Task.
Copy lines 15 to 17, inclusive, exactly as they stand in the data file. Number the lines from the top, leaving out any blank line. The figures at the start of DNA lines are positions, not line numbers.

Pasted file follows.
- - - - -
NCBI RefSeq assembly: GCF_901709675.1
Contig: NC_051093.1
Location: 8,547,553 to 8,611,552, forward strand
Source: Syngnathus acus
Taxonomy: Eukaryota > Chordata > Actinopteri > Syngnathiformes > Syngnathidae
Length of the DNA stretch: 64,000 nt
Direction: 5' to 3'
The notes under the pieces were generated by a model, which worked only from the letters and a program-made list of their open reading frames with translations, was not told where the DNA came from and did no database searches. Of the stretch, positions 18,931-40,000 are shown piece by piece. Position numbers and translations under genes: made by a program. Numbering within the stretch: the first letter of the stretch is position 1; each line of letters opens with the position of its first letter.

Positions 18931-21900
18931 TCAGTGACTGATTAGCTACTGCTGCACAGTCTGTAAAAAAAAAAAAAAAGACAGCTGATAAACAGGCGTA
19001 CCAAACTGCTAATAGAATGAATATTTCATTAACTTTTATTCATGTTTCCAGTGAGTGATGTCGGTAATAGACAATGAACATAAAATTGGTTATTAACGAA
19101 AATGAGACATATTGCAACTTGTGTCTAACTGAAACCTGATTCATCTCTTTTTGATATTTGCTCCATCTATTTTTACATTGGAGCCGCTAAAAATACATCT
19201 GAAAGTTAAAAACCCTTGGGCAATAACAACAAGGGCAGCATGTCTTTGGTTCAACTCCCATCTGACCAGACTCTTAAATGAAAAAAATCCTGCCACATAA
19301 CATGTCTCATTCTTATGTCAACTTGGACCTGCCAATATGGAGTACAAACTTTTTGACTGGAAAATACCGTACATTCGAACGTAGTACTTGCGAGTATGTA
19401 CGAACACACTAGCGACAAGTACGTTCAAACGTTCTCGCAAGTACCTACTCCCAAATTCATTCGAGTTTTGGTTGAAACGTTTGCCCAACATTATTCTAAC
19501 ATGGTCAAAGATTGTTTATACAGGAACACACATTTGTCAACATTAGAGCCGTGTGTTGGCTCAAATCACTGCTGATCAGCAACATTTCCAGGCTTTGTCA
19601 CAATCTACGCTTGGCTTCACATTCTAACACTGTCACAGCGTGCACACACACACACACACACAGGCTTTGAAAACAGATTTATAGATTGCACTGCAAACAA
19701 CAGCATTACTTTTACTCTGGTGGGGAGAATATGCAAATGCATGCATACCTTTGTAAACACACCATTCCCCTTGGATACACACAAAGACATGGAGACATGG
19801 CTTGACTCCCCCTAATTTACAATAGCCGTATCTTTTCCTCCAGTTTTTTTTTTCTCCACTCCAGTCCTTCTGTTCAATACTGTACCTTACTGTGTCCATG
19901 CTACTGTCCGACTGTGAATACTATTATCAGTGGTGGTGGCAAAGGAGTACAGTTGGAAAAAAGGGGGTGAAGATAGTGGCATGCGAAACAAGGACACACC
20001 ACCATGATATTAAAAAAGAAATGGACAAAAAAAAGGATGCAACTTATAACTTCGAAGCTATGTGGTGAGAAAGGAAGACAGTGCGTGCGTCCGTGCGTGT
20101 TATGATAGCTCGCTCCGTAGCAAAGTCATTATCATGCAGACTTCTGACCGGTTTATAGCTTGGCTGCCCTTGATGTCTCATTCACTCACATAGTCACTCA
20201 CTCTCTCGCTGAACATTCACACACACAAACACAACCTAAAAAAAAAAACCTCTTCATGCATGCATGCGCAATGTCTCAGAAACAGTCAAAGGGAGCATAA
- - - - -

19401 CGAACACACTAGCGACAAGTACGTTCAAACGTTCTCGCAAGTACCTACTCCCAAATTCATTCGAGTTTTGGTTGAAACGTTTGCCCAACATTATTCTAAC
19501 ATGGTCAAAGATTGTTTATACAGGAACACACATTTGTCAACATTAGAGCCGTGTGTTGGCTCAAATCACTGCTGATCAGCAACATTTCCAGGCTTTGTCA
19601 CAATCTACGCTTGGCTTCACATTCTAACACTGTCACAGCGTGCACACACACACACACACACAGGCTTTGAAAACAGATTTATAGATTGCACTGCAAACAA